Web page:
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An Extended Stellar Family
Ssc2011 03a1

Credit: NASA/JPL-Caltech/L. Rebull (SSC/Caltech)

Observation • February 10th, 2011 • ssc2011-03a1

ssc2011-03a1

This swirling landscape of stars is known as the North America nebula. In visible light, the region resembles North America, but in this new infrared view from NASA's Spitzer Space Telescope, the continent disappears.

Where did the continent go? The reason you don't see it in Spitzer's view has to do, in part, with the fact that infrared light can penetrate dust whereas visible light cannot. Dusty, dark clouds in the visible image become transparent in Spitzer's view. In addition, Spitzer's infrared detectors pick up the glow of dusty cocoons enveloping baby stars.

Clusters of young stars (about one million years old) can be found throughout the image. Slightly older but still very young stars (about 3 to 5 million years) are also liberally scattered across the complex, with concentrations near the "head" region of the Pelican nebula, which is located to the right of the North America nebula (upper right portion of this picture).

Some areas of this nebula are still very thick with dust and appear dark even in Spitzer's view. For example, the dark "river" in the lower left-center of the image -- in the Gulf of Mexico region -- are likely to be the youngest stars in the complex (less than a million years old).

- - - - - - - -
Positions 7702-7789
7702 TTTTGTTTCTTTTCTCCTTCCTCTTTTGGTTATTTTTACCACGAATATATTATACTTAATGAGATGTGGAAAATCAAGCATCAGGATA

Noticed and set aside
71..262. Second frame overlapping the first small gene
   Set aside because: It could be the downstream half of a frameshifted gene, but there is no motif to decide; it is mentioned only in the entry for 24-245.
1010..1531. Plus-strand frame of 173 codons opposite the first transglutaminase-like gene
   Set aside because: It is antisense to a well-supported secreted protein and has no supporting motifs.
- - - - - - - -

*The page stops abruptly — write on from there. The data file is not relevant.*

The Spitzer image contains data from both its infrared array camera and multiband imaging photometer. Light with a wavelength of 3.6 microns has been color-coded blue; 4.5-micron light is blue-green; 5.8-micron and 8.0-micron light are green; and 24-micron light is red.

About the Object

Name
North America NebulaNGC 7000Pelican NebulaIC 5070IC 5067
Type
Nebula > Type > Star Formation
Nebula > Appearance > Emission
Nebula > Appearance > Dark
Star > Evolutionary Stage > Protostar
Distance
2,000 Light Years

Color Mapping

Band Wavelength Telescope
Infrared 3.6 µm Spitzer IRAC
Infrared 4.5 µm Spitzer IRAC
Infrared 5.8 µm Spitzer IRAC
Infrared 8.0 µm Spitzer IRAC
Infrared 24.0 µm Spitzer MIPS

Astrometrics

Position (J2000)
RA =20h 55m 33.8s
Dec = 44° 7' 50.9"
Field of View
2.3 x 2.3 degrees
Orientation
North is 356.4° left of vertical